The Columbia Democrat. (Bloomsburg, Pa.) 1837-1850, November 24, 1849, Image 1

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f From the Knickerbocker.
f Uenlicl fo a Itachdor.
Don't tell me "you bavn't got time" -What
other things claim your itteution ?
There's not the least reason or rhyme
In the wisest excuse you can mention
Don't tell me shout "other ,fish-"
Your duty is dono when you buy'em;
And you never will relish the dish.
" Units you've a woman to fiy'ein.
You may dream of poetical f."'. the story may chance to miscarry j
Tbe bust way of sending one's name
To posterity, Charles, is to marry
. And I here 1 am willing to own
After soberly thinking upun it
I'd very much rather be known
Through a beautiful sou thau a sonnet,
1 could give you a bushel of reasons
For chosing the "double estate ;"
It agrees with all climates and seasons,
Though it may be adopted too late.
To one's parents 'lis (gratefully) due j
Just think what a Urible thing
Twould have been, sir, for me and for you,
' If ours bad neglected the ring !
Don' t search for an "angel a minute:
.. For suppose you succed in the sequel,
Alter all the deuce would be in it,
' For the match would be mighty unequal;
The angels, it must be confessed,
In this world are rather uncommon j
And allow me, dear Charles, to suggest,
You'll be better content with a woman.
Dame fortune queerly plays her cards,
. And dearly loves s prink ;
She turns one Louis up a kuavc,
Another, out a Blanc.
Juliithinan, writing from the west, says pork
is so plenty that "every thiid man you meet is a
The Circuit Treacher.
The Methodist circut preacher is in the
way of seeing human nature in many rare
and curious aspects. Under the itinerat
ing system, the whole of these United
States are divided into conferences, dis
tricts, and circuits. The conference usual
ly embraces a state, the district a certain
division of the state or conference, and the
circuit a portion of the district. To every
circuit is assigned a preacher, who is ex
pected to provide himself with a horse, and
his duty is to pass round his circuit regu
larly at appointed seasons, through the
year, and meet the memhers of the church
at various places of worship established on
the circuit. Every year he attends the an
nual conferences of preachers, at which
one of his bishops presides, and is liable to
bo assigned a new circuit, in the selection
of which, as a general thing, he has no
choice the bishop making all the appoint
ments. And so, term after term, he goes
to a new place, among strangers. Before
nny strong attachments can be formed, the
relation between him and his people is
severed; and he begins, as it were, life
anew hundreds of miles away, it may be,
from the former field of labor. To a sin
gle man, this system is one involving great
self-denial and sacrifice ; but to a man hav
ing a family, the self-denial and sacrifice
assumes often painful character.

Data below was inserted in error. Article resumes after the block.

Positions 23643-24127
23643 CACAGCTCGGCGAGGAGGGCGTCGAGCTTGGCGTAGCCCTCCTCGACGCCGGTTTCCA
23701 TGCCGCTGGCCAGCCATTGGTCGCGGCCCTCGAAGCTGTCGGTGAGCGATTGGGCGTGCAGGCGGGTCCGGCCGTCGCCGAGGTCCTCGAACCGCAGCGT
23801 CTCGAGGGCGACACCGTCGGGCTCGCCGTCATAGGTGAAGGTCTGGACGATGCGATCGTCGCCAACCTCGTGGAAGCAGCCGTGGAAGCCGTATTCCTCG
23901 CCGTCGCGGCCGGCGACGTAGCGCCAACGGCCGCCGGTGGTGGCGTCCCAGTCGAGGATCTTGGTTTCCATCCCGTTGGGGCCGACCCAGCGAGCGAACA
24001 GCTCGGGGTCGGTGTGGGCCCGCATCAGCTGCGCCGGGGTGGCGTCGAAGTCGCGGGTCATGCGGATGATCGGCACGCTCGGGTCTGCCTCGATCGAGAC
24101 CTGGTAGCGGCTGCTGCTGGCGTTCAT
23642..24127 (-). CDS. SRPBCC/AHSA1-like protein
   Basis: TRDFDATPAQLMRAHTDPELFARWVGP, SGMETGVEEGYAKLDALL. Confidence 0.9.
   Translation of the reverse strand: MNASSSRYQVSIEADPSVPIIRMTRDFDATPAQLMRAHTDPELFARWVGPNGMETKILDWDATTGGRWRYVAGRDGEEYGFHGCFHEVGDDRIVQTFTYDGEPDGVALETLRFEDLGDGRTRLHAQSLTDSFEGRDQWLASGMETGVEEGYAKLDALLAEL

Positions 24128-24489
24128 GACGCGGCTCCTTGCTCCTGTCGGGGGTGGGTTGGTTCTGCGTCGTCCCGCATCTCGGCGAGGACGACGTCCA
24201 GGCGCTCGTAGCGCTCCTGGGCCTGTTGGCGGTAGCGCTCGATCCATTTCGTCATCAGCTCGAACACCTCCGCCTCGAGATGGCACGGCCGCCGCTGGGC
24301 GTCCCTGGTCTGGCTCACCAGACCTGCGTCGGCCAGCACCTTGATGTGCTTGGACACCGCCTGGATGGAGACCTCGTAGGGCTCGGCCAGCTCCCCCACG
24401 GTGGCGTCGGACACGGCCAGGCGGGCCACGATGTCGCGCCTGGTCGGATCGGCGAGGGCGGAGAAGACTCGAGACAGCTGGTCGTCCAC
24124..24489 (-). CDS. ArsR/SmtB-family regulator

In those circuits that embrace wealthy
nd popular sections of the country, the
Methodist preacher is well taken care of;
but there are many other sections where
the people are not only very poor,- but in
different to matters of religion, ignorant in
the extreme, and not over burdened with
kind or generous feelings. On circutits of
this character, the preacher meets some
times with pretty rough treatment; and if,
for this year's service!, he is able to get, be
ing, we will suppose, a single man, fifty or
hixty dollars in money, he may think him
self pretty well off.
To one of these hard circuits a preacher
whom we shall call the Rev. Mr. Odell, of
the New Jersey Conference, found him
V 0 E T
self some years ago assigned by the bishop
who, on that occasion, presided at the an
nual conference. The change was felt ts
pretty severe, he having been on a comfort
able station for two years. Hut, as he
must take evil) with the good, Mr. Odell
conscientiously repressed all natural re
grets and inurmurings, and as in duly
bound, started at the close of the confer
ence for his new field of labor. A day or
two before leaving, and after the appoint
ments were announced, Mr. Odell said to
tho brother who had ridden this circuit du
ring the previous year :
'Sit 1 am to follow your footsteps ?'
'It appears so,' was the brief reply.
How did you like the circuit?'
'1 Htn very well pleased to change."
Not much encouragement in that an
swer.' 'We cant t till have food places, Some
of us must take our turn ia the highways
and byways of the land.'
'True. I am not disposed to complain.
I have taken up the cross, and mean to
bear it to the end, if possible, without a
As we all should. Well brother Odell,
if you pass the year on the circut without
a murmur, your faith and firmness will be
strong. 1 can assure you that it will be
more than I did a great deal more.'
'I have been among some pretty rough
people in my time.'
'So have I. But' and he checked
himself 'however' I will not prejudice
your mind. It would be wrong. They
do as well, I suppose, as they know how,
and the best can do no more.'
Truly 6aid. And the more rude, igno
rant, and selfish they are, the more need
have they of Gospel instruction, and the
more willing should we be to break for
them the bread of life. If your Master had
not even 'where to lay his head,' it ill be
comes us to murmur because every natu
ral good is not spread out before us.' '
In this state of mind Mr. Odell went to
his new circuit. Having deposited his
family, consisting of a wife and one child,
in the little village of IS , with a kind
brother who offered them a home ata mere
nominal board, he mounted his horse, and
started forth on a three weeks' tour among
the members of church to whom he was to
minister during the next twelvemonth in
holy things. The first preaching place
was ten miles distant, and the little nieet-ing-house
stood on the road side, nearly a
mile away from nny dwelling, and in an
exceedingly poor district of country.
Before leaving S , Mr. Odell made
inquiries of the brother at whose house he